Hidradenitis suppurativa (HS) is a devastating inflammatory skin disease that produces discharge and a foul odor from many acute and chronic lesions. Up to 4% of Canadians live with HS. The painful lesions that are characteristic of HS appear in the skin folds, which makes activity and wearing comfortable clothing very challenging. It is often mistaken for boils, ingrown hair, a skin infection, generally poor hygiene, or a sexually transmitted infection.
The CSPA launched Scarred for Life: 2020 Update – A National Report of Patients’ Experiences Living with Hidradenitis Suppurativa in May 2020. The HS community has seen some gains since our baseline report on the disease in 2017 – for instance, the median time to diagnosis has decreased from 9 years to 7 years. However, patients continue to visit several different healthcare providers multiple times before receiving a diagnosis. Importantly, awareness about the disease continues to grow, but this is still a very long time for patients to wait to have their disease properly identified and open up the possibility of a tailored treatment program. HS is managed through a combination of surgery and medications, including one biologic available to treat HS in Canada. Ongoing research into the disease brings the promise of better care and disease management. In the meantime, the disease continues to have significant impacts on the lives of patients. More than 4 out of 5 survey respondents reported that their condition had a negative impact on their work performance, their social lives, and their ability to be intimate with a partner.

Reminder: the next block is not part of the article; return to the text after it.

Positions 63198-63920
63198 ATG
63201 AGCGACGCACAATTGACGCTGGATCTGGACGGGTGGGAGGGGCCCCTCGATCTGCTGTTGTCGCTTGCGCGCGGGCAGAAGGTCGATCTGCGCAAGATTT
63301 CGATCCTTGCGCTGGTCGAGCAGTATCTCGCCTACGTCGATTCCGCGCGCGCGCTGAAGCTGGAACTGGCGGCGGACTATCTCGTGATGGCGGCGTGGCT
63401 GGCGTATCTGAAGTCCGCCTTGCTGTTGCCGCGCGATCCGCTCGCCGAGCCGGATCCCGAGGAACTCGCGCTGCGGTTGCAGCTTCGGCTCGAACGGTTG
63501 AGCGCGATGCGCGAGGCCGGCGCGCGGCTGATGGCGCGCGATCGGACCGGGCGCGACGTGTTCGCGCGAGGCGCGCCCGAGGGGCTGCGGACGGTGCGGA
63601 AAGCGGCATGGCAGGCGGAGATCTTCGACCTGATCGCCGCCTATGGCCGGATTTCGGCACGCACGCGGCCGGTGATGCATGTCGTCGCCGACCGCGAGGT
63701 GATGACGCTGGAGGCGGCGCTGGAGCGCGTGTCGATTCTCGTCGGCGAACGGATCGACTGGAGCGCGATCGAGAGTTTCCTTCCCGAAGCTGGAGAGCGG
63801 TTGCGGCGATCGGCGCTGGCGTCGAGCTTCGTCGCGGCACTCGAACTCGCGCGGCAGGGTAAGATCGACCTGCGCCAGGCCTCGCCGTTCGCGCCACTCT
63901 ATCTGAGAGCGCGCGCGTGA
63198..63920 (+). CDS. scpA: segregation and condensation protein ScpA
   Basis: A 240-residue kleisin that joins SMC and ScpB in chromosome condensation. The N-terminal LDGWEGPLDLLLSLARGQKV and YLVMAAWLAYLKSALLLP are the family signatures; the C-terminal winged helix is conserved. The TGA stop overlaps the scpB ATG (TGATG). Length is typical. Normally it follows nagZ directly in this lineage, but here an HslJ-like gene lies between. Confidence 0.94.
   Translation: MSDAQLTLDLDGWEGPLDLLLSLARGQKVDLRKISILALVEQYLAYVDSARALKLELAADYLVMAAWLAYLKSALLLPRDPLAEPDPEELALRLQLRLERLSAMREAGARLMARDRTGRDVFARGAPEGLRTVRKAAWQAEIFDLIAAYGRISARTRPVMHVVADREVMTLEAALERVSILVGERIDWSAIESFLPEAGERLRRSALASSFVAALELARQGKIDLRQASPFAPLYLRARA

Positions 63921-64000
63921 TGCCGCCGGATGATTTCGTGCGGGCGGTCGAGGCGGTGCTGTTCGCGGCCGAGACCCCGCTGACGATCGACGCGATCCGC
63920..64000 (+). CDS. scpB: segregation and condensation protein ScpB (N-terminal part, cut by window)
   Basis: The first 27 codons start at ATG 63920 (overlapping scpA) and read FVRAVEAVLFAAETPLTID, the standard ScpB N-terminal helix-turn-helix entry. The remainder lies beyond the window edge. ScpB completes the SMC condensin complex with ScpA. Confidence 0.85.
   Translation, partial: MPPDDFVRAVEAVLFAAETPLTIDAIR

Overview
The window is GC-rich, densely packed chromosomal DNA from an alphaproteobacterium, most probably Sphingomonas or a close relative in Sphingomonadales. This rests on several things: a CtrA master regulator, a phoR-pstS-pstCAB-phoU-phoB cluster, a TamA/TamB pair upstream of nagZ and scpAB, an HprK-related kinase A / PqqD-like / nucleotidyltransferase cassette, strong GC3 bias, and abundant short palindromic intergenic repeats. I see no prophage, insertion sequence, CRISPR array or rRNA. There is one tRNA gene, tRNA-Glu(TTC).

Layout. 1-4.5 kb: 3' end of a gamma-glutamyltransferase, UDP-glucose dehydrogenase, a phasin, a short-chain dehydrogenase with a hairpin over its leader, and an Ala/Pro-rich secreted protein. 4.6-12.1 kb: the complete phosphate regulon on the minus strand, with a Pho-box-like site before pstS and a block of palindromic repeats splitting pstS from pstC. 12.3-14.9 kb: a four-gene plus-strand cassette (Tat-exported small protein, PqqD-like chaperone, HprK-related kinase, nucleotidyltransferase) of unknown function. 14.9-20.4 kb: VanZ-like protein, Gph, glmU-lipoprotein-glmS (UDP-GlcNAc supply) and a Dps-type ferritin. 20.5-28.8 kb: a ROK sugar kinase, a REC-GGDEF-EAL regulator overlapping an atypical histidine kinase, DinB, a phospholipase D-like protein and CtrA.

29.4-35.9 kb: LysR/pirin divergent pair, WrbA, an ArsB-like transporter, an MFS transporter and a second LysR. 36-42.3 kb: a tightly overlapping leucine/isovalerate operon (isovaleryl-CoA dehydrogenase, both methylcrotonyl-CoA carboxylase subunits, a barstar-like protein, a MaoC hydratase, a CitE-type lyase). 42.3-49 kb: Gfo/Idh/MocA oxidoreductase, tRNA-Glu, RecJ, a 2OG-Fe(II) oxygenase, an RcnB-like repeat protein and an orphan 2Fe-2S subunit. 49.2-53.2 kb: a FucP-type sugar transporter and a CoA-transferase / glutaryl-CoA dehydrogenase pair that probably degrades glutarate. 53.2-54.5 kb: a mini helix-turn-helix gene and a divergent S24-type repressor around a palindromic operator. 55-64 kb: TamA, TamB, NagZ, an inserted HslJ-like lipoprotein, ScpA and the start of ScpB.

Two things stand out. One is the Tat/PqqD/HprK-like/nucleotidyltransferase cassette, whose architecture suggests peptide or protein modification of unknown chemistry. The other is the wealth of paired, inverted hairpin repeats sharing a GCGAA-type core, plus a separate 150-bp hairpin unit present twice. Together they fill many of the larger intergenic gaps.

Through this report, the CSPA has identified 11 recommendations to healthcare providers and policymakers that will improve awareness about HS and care and management of the disease and the lives of HS patients.
The CSPA presented a poster at the 2020 Symposium on Hidradenitis Suppurativa Advances. See the poster here.
The CSPA shared the findings of the report with the Canadian Pain Task Force as part of its consultation on a national approach to pain. Read the CSPA’s message here.
We have several videos on our YouTube channel that we featured during HS Awareness Week 2020. Please follow this link to our YouTube channel to check out the following videos: